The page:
The problem with being an addict is that we repeat the same things over and over again, expecting different results. I dearly love my wife, I dearly love my son, and I dearly love my life.

I would rather die, than lose them.

What I must clearly do, is to teach myself in whatever way it takes, to: Have the strength to accept the things that I cannot change, the courage to change the things that I can, and the wisdom to know the difference!

How To Handle a Good Day

For quite a long time, an addict does not have a good day. In fact, the addict may indeed, have forgotten what a good day even feels like.  Their life has become a desperate back and forth of “gotta-get-it, got-it, gotta-get-it, got-it”, and time, has become one giant blended mess, of using and seeking to use.

The addict, will NEVER know a good “sober” day until they are both clean, and cleaned out, over an extended period of time.  Holistic programs are in my opinion, the best and fastest way to empty out the garbage and replace the addict’s cup, with the clean person’s chalice.

Now, once an addict is clean, sober, sane, and sensible either again or for the first time, the days begin to separate, time begins to take on a form, and slowly, very slowly, the life of the addict begins to make sense, and eventually, they can begin to distinguish one day from the next.

Finally, we have come to the point, where the addict can have a good day. However, in this early, or really in any stage of recovery, a good day can turn into the WORST day of all! An addict is so familiar with being a screw-up, so used to people expecting him or her to fail, that their having a good day can quite nearly cause them (and certain of their family members) to go into anaphylactic shock on the spot.

“Hey mom, you will never guess what happened to me.  I actually had a good day today…mom?”

Seriously, active addict and good day are NOT synonymous! Once, however the addict is under control then good days may begin to flow freely.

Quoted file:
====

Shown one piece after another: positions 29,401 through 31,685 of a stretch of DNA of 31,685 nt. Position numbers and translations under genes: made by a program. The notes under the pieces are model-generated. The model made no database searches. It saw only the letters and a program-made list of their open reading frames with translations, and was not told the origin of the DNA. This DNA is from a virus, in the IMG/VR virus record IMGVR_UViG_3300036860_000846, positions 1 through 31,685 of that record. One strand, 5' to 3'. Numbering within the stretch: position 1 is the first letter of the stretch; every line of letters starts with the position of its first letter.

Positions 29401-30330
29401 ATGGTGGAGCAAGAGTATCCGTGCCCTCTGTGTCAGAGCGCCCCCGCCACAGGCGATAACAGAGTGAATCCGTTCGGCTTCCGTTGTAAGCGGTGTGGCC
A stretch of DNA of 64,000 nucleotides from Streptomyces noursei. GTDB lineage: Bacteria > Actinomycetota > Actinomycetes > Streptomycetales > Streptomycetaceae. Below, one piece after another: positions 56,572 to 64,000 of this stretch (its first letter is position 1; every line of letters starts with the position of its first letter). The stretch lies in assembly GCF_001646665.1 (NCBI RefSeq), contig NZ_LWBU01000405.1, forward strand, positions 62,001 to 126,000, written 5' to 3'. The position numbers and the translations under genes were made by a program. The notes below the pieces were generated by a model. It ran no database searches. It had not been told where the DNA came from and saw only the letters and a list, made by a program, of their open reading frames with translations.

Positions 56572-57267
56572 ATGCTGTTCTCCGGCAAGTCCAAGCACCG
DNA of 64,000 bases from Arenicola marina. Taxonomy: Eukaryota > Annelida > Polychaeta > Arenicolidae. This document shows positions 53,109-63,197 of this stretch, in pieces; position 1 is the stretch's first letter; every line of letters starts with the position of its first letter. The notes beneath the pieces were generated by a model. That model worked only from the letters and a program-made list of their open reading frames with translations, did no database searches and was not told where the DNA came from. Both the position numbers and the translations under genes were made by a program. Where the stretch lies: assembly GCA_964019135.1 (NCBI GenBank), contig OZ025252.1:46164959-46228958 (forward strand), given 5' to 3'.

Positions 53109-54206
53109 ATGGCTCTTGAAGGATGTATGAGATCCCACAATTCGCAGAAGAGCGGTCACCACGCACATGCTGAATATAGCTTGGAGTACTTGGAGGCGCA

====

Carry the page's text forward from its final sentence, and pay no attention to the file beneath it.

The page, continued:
I have been sober for quite some time. And with complete honesty I can say, that the vast majority or my days are happy ones. Today, I do not even need to consider how to handle a good day, because most of them are, however when I was in my early sobriety, even the thought of having a good day was enough to scare the life out of me.  And believe me, it did not matter, at all, what people said, how much they assured me of success, my anxiety shot right through the roof, and 98% guaranteed, by the end of the day, my sobriety had someway, somehow made it out the window!

Things did, however get better, and not even so slowly. The more meetings I went to (because those were my A.A. days) the better I felt, and I went to A LOT of meetings.  Often, I made two meetings a day.  The more quickly I emptied out the bad, the more quickly the good could come in, and so good days began rolling in rather quickly.  Perhaps too quickly, in retrospect.

In the beginning, I had not had very many good days, and therefore, had barely the slightest idea how to handle them.  Also, the beginning of anyone’s recovery is dangerous, because very quickly, they discover, much to their great relief, of course, that that actually know everything!!! Ah, sure.  And yet this is unfortunately haw most of the, feel.  So, combining good days rolling in quickly, mixed with a very early recovering addict who just happens to suddenly realize that they know everything, leaves you with an extremely (potentially) explosive situation.  This type of situation is clearly not a good one.  And if one happens to have chosen to deal with A.A. philosophy for the time being: Enter the wise and knowing Sponsor.